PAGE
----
A Study of Machine Learning Algorithms Performance Analysis in Disease Classification

A Study of Machine Learning Algorithms Performance Analysis in Disease Classification

The Open Biomedical Engineering Journal 08 Jan 2024 RESEARCH ARTICLE DOI: 10.2174/0118741207280224240103053021



Because there are no symptoms, it might be difficult to detect CKD in its early stages. One of the main causes of CKD is diabetes mellitus (DM), and early detection of the condition can assist individuals in obtaining prompt treatment. Because this illness has no early signs and is only discovered after the kidneys have gone through 25% damage, early-stage prediction is not very likely. This is the key factor driving the need for early CKD prediction.


The objective of the paper is to find the best-performing learning algorithms that can be used to predict chronic kidney disease (CKD) at an earlier stage.


This research aimed to compare different machine learning algorithms used in different disease predictions by various researchers. In this comparative study, machine learning algorithms like Logistic Regression, K-Nearest Neighbor, Decision Tree, Support Vector Machine, Artificial Neural Network, Random Forest, Composite Hypercube on Iterated Random Projection, Naïve Bayes, J48, Ensembling, Multi-Layer Perceptron, Deep Neural Network, Autoencoder, and Long Short-Term Memory are used in disease classification.


Each classification model is well tested in a different dataset, and out of these models, RF, DNN, and NB classification techniques give better performance in Diabetes and CKD prediction.


The RF, DNN, and NB classification algorithms worked well and achieved 100% accuracy in predicting diseases.

Keywords: Diabetes mellitus (DM), Chronic kidney disease (CKD), Random forest (RF), Naïve bayes (NB), Deep neural network (DNN), WHO.


1.1. Overview

Due to its high mortality rate, chronic kidney disease, also known as CKD, has recently received a lot of media attention. The World Health Assembly of the WHO claims that developing nations are in danger from chronic illnesses. Unbeknownst to many, it is a disorder that frequently stays undiagnosed until the sickness is well along. The identification of CKD is often made via a physical examination of individuals who have been identified to be in danger of acquiring renal problems [1]. If CKD is detected in its early stages, it may be treated, but if it is not, itresults in renal failure. According to a study done in 2016, chronic kidney disease or chronic renal illness claimed the lives of 753 million individuals globally. Four hundred seventeen million of the 753 million individuals were women, and the other 336 million were men. This results from chronic renal disease, which affects the urine system. As the kidneys' ability to operate declines over time, they eventually fail. The waste product present in the blood also causes various health issues such as diabetes, cardiovascular disease, eye problems and blood pressure. Gloabally, nearly 10% of people were suffering from this chronic kidney disease [2]. In China, 10.8% were affected [3], and in the United States ranges from 10% to 15% were affected [4]. From another survey, 14.7% of people were affected in the Mexican population [5]. The total loss of renal function is the primary symptom of this CKD condition. In its early stages, this disease will not show any of the symptoms; hence, it is identified after we lose kidney function by 25% [6]. They exhibit acute malfunction in immunological and neural disorders, which have detrimental effects on patients who are affected in their daily routines by chronic kidney disease (CKD). Kidney failure is brought on by the major problem in CKD. It leads to kidney transplant or else it leads to end-stage life span [7]. Therefore, by providing appropriate therapy and being able to anticipate CKD, the effects may be minimized. Here are a number of diagnostics and computing methods utilized in both the detection and evaluation of CKD complexity [8]. People from developed countries were not aware of this disease, which led to dialysis or transplants. To measure CKD, we have a variety of approaches, including computational ones. By assessing the rate at which glomerular filtration occurs (GFR) based on the patient's age, blood type, sex, cholesterol levels, weight, and other characteristics, this condition was discovered. The GFR value is classified into five stages [9]. Table 1 shows different GFR levels.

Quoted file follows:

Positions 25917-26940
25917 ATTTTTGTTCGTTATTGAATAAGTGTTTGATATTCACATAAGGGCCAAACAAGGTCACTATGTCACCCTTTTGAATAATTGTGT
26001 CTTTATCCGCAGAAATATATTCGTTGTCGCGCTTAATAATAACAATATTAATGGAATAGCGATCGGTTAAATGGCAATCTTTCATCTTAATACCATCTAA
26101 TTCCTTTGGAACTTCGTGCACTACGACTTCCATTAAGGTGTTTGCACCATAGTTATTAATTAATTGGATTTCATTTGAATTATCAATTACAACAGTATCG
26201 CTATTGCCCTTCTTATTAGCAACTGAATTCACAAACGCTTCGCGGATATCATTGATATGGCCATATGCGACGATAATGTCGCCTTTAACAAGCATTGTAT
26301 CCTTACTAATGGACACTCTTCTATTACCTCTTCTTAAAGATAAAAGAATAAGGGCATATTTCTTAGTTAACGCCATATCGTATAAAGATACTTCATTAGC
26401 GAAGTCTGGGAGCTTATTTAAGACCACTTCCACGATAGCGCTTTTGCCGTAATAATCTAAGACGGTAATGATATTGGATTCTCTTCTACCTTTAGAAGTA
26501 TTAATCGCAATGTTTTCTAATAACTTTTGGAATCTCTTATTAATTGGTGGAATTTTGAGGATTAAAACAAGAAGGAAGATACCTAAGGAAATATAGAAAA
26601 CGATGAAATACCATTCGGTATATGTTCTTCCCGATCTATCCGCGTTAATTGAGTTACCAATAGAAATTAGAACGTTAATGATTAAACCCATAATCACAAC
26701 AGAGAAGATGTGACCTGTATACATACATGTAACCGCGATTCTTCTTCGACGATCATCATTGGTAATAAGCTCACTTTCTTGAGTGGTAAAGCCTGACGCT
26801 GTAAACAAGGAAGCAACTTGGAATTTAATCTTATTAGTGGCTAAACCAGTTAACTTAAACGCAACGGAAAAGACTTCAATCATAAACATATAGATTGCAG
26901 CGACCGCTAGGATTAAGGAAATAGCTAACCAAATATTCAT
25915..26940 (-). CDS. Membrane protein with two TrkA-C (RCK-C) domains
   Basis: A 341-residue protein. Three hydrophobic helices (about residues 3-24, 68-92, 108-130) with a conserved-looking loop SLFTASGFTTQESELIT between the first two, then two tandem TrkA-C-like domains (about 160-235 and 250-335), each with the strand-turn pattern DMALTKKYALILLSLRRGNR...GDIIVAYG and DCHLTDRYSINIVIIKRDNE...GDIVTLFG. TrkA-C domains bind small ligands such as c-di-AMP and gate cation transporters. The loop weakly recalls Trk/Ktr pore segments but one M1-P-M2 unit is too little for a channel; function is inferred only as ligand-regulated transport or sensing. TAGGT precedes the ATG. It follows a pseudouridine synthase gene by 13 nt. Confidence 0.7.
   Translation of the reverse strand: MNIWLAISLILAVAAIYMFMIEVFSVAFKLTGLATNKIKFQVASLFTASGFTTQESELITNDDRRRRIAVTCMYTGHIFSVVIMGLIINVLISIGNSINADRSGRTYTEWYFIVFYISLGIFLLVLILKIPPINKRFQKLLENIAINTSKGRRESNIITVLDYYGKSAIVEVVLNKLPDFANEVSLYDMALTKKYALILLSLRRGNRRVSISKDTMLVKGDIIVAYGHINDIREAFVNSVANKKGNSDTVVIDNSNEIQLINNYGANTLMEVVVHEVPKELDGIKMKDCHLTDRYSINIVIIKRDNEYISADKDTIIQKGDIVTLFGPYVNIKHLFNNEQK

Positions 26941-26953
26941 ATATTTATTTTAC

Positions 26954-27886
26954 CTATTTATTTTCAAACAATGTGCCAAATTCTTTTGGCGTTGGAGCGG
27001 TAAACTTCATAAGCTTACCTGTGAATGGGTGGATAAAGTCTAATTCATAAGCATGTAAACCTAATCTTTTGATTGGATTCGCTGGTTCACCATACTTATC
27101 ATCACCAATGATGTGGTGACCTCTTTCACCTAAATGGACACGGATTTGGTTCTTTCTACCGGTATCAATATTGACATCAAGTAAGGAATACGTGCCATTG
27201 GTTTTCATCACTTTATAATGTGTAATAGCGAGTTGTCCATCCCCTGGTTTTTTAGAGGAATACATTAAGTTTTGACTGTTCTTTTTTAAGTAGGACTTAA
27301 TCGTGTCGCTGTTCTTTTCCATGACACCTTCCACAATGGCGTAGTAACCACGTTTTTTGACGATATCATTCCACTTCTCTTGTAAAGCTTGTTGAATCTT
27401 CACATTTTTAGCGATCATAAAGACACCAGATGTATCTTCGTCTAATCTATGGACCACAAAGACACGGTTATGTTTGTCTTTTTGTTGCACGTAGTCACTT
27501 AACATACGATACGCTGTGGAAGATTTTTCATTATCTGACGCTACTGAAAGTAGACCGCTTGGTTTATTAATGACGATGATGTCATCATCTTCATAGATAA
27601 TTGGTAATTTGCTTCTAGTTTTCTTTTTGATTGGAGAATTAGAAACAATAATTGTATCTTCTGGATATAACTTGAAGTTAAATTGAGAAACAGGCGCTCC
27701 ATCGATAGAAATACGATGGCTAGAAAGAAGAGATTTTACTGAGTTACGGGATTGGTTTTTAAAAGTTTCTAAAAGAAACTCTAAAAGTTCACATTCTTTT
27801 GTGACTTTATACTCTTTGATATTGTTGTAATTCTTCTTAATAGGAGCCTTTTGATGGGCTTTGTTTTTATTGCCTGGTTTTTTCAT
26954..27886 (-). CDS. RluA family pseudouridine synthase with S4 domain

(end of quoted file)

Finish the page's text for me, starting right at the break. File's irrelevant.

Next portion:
Table 1.
Glomerular filtration rate (GRF) levels.
Stages GFR (mL/min/ 1.73 m2) Description
I ≥90 Kidney Function Fair
II 60–89 Slight CKD
III 30–59 A Medium CKD
IV 15–29 Severe CKD
V ≤ 15 End Stage CKD